October 22, 2007

Review: Disclamor


Boa Editions, Ltd., $16 paperback

“In time of war the poets turn to war/ each in his best manner,” writes G. C. Waldrep, quoting Thomas McGrath, in his second full-length collection, a book held together by “The Batteries,” a superb nine-sequence poem inspired by the historic sea-coast fortifications in the Marin Headlands along the California coast. Long demilitarized or decommissioned, these batteries have undergone transformations into places of seemingly peaceful recreation, but the echoes of their past functions (“What is defense without a pretty view?”) seep through as the vocabulary of warfare becomes relevant again:


—This is not quite right. The weapons came first,
mass, the destruction; then
picnic table.
Indeed, for this poet, invested in excavating the layers beneath disguise, “every copse hides/ its adder,” but so too comes the discovery of the smaller, overlooked inhabitants that preceded the invasive technology and artificial boundaries of man:
The grass sings in the parity of its consumption.
The lupine,

the sea-fig are singing,

even the Scotch broom is singing
its barbarian song.
The growths on the ground, “the mustard, the tansy,” and “the wither-itch, alfalfa & wild garlic” are the true survivors, and the poet takes note, directing his contemplative mood toward the roots, the true origins and antithesis to the chaos and din of modern politics, the “dis-clamor” of modern-day society.

But, the poet posits, have we contaminated the natural world irreversibly? In the poem “Ode to the Hottentot Fig,” the speaker struggles unsuccessfully to move away from the symbols and metaphors of the corrupt human world:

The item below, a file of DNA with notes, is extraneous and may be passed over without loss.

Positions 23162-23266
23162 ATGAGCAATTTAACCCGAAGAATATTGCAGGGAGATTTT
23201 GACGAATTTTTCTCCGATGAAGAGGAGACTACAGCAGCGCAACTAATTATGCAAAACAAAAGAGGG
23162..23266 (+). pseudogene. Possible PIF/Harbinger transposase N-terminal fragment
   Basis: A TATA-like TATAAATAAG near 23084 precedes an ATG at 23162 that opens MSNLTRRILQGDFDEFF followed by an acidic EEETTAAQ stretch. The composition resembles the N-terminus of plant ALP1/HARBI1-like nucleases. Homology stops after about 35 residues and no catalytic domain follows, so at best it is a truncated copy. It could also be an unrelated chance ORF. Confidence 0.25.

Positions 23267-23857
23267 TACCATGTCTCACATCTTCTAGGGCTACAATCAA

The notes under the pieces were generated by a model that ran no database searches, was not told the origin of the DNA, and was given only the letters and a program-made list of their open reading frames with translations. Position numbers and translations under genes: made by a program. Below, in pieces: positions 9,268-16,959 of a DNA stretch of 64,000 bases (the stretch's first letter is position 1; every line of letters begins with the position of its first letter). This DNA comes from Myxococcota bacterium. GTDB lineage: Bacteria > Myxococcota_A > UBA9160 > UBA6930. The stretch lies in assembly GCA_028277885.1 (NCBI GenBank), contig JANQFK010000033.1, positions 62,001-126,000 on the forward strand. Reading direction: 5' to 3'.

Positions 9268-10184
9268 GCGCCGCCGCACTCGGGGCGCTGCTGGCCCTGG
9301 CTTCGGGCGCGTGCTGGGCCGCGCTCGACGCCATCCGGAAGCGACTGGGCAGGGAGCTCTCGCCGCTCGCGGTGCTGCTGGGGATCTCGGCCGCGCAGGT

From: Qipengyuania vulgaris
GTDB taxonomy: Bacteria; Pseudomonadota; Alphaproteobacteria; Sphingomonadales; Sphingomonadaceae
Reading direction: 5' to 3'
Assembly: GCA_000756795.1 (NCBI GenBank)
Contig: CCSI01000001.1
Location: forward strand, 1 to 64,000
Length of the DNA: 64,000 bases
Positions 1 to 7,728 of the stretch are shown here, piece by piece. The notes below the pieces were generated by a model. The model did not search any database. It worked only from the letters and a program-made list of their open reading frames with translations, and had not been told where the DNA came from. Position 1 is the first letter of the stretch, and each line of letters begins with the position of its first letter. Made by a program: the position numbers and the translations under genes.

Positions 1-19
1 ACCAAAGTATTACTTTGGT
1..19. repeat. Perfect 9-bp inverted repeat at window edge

If you listen closely you can hear the scuffle of each ant:
they’re all Calvinists, they are the architects of small melodies

that flash and tremble in the afternoon sun. Like us,

they demand a more generous explanation.
Waldrep’s preoccupation is the affliction of invasion, and the damage of human greed—authority over environment and declarations of territory: “West, east, the longitudes of war./ This is no place for monuments.”

Bridging “The Batteries” are poems attesting to Waldrep’s skill at crafting similes that are characteristically playful and startling. A sampling of lines:
The dead stood in their corners like silver telescopes.
The bees ferried hunger to their hive.

(from “Soldier Pass”)

I will never achieve a nuclear family. Beneath a distant sunrise
my peccadilloes huddle like sheep.

(from “Retroactive”)

the nape of that moment
set like a sapphire into the scepter
of incident, smooth and cool.

(from “Titus at Lystra”)
Disclamor is a gorgeous collection from a citizen poet in search of the truths beneath the imperialist imagery of the times. Waldrep sifts through its rubble and gives meaning to the numbing aftermath—“the aftersilence”—of illusion and deceit. And the anxiety of that mission is best articulated in the poem “Battery Bravo”:
I will be the poet of broken things.
But what claim have I trampled

into these bare hills?

What fragment have I prised?
by Rigoberto González